Finding a niche in aerospace: Washington State businesses offering …

Aug. 05–It’s just after dawn when members of Washington’s delegation to the Farnborough Air Show roll out of bed in their London hotels. Though their internal clocks, still set on Pacific Daylight Time, tell them it’s time to go to bed instead of time to rise, they ignore those diurnal inconsistencies and ready themselves for what promises to be an exhausting day.

They’re due to gather for the daily 6 a.m. delegation breakfast to discuss their strategies for the day.

They are on a mission to win more business for one of the Evergreen State’s most important industries, aerospace.

It’s an industry that directly employs more than 92,000 people in Washington and creates thousands more jobs indirectly.

But in recent years, it’s an industry that’s become more competitive both internationally and within the United States. Boeing’s decision three years ago, for instance, to build its first final assembly plant for commercial airliners outside the Pacific Northwest in South Carolina is a sign that Washington’s preeminence in the aerospace industry isn’t assured.

Boeing rival Airbus’ recent announcement that it will build a final assembly factory for its airliners in Mobile, Ala., is yet another signal that the industry is looking for less expensive, alternate sites for aerospace manufacturing.

That competitive situation was a prime motivator behind the Washington aerospace industry’s and state and local government’s decision to mount a big sales effort at early July’s Farnborough show, said Alex Pietsch, the governor’s new aerospace coordinator.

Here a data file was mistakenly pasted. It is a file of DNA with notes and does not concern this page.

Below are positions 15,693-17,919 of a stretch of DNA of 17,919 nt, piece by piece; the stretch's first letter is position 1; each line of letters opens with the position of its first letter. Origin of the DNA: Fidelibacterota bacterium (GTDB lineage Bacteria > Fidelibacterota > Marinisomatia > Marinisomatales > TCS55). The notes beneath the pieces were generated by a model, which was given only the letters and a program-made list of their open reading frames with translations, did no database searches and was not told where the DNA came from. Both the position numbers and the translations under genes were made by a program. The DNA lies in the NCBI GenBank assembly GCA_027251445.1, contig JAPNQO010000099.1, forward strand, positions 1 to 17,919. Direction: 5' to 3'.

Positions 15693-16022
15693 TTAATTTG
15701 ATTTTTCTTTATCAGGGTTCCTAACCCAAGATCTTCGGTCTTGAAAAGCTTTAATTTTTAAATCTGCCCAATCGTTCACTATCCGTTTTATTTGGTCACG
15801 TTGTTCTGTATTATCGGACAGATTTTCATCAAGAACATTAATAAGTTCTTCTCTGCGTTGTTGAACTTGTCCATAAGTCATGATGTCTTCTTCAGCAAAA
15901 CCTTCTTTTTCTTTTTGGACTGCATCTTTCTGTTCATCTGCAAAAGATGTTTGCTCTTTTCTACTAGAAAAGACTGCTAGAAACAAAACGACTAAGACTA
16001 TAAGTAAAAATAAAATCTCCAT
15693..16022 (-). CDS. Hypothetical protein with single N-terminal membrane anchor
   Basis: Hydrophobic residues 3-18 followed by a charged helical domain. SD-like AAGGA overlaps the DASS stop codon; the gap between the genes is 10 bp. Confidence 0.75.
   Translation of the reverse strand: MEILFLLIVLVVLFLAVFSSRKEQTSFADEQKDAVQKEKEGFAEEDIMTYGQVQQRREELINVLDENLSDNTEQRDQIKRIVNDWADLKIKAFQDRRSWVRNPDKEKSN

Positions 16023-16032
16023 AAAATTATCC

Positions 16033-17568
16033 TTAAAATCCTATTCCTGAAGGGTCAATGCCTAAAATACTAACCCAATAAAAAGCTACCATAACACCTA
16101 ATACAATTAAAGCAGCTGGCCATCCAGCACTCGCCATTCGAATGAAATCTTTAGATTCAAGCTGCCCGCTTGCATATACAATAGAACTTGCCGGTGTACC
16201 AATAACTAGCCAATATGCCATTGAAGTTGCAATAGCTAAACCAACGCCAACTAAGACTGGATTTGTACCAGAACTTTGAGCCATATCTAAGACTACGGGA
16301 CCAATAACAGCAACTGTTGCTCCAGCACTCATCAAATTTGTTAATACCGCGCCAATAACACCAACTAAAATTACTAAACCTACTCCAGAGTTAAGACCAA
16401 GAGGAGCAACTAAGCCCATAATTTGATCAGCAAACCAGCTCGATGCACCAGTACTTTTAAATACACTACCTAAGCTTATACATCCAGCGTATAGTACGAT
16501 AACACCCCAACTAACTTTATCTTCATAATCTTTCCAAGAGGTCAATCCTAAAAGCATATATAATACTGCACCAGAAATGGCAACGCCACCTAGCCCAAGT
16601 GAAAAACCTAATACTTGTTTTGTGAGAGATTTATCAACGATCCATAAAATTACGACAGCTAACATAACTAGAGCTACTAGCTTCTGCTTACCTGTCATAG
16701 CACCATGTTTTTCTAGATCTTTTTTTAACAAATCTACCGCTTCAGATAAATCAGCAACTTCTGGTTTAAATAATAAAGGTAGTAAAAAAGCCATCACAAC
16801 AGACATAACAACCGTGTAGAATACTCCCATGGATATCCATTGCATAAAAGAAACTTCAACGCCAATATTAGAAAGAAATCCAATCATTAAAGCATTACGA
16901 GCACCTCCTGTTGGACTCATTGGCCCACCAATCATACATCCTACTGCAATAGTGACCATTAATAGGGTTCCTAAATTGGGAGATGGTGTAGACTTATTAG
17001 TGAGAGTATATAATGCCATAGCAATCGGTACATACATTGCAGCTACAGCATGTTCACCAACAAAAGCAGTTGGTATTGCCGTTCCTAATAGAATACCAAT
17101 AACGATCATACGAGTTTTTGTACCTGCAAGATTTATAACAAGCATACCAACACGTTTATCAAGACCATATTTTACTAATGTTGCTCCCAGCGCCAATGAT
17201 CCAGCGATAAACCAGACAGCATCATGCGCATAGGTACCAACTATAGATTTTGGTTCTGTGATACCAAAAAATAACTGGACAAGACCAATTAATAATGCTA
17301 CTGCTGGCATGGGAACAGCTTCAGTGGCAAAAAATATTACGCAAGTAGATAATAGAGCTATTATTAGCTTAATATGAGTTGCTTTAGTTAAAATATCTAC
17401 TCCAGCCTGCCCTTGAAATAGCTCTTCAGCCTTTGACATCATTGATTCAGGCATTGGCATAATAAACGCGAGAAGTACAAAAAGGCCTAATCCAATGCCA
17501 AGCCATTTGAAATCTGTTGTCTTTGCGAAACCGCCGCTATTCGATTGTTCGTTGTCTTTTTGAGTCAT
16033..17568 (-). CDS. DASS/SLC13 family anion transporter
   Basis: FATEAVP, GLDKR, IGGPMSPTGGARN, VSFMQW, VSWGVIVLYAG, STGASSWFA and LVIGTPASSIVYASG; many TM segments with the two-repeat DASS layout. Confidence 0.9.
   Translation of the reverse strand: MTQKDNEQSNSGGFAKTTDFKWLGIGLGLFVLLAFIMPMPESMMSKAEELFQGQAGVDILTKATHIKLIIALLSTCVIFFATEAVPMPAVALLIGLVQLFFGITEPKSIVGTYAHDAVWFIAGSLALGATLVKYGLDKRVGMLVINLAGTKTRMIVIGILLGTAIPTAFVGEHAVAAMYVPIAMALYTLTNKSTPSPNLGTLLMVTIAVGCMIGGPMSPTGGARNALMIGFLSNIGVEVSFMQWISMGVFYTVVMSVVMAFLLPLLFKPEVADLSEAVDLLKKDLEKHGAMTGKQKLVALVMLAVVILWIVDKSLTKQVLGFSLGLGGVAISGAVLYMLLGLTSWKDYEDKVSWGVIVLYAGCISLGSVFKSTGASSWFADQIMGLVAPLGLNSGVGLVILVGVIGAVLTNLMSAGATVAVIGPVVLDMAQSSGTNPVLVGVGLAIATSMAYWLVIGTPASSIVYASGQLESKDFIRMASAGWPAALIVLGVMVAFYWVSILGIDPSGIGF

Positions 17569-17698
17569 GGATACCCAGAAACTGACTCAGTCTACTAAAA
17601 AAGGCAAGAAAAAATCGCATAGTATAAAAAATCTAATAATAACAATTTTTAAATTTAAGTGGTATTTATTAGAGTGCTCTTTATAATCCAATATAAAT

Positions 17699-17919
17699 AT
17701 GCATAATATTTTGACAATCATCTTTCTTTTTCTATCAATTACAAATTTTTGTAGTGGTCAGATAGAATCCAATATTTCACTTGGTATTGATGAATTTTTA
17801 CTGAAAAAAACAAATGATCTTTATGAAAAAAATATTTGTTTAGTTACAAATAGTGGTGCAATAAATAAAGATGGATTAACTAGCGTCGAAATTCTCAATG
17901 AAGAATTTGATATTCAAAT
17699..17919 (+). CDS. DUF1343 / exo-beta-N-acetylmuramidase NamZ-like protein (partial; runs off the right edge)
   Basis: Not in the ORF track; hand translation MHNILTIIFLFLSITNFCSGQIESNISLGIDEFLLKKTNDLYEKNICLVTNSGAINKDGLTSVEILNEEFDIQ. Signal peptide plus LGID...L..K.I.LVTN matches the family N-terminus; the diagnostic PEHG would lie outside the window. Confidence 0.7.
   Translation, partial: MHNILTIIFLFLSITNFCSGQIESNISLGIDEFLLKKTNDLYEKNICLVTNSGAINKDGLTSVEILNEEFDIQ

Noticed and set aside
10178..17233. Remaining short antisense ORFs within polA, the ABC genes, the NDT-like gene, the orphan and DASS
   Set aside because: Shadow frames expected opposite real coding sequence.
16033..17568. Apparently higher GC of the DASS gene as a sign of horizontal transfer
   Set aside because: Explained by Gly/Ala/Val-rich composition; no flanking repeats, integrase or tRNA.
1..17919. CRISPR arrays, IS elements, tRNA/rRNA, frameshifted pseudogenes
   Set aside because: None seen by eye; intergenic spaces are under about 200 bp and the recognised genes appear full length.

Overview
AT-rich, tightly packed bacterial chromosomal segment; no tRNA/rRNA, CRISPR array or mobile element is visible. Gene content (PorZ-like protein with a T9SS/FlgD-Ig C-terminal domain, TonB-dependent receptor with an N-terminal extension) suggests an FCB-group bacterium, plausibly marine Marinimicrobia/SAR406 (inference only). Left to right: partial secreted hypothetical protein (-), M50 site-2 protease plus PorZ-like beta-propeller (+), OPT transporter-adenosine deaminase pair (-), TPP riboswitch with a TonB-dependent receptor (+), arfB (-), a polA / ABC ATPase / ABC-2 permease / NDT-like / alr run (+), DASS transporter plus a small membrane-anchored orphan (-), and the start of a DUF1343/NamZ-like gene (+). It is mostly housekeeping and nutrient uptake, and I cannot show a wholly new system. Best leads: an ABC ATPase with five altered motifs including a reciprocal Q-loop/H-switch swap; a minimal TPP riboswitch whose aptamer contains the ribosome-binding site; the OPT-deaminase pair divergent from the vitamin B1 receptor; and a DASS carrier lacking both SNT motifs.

As salesman-in-chief for Washington’s aerospace industry, he backed up the governor and industry leaders’ efforts to tell Washington’s story to the aerospace industry at the world’s largest gathering of aerospace industry producers and contractors.

Pierce County aerospace suppliers and economic development officials were part of that effort at the Farnborough show, named for an airport just outside London where the show is held every other year. Farnborough alternates with the Paris Air Show as the biggest event of the year for the industry.

Three Pierce County aerospace suppliers, MetalTech of Sumner, a metal tooling and production shop; Globe Machine, a Tacoma-based composite materials machinery maker, and Service Steel Aerospace, a Fife distributor of aerospace steel and titanium, accompanied local economic development officials to the show.

Those officials were Susan Suess, senior vice-president of the Economic Development Board for Tacoma-Pierce County and Denise Dyer, Pierce County’s economic development director.

For Suess and several of the Pierce County aerospace companies the recent mission was their first trip to Europe for the aerospace show.

By all accounts, the trip was no junket. Those who went on the mission said they worked dawn to late in the evening meeting with prospective customers and talking with aerospace contractors about their needs.

“It was the hardest work I’ve ever done in my life,” said TJ Richards, MetalTech’s general manager. “I’ll have to go back someday to see London.”

“We had meetings nonstop,” said Robert Edmondson, MetalTech’s corporate accounts and business development manager.


Here was the daily air show routine: after the early morning breakfast, said Suess, the delegation boarded the London subway to a station where they caught a train to near the airport. They then took a shuttle bus to the air show site.

Once at the air show, they met with others among the 1,400 exhibitors either in private areas at the Washington state stand or in common areas at the show.

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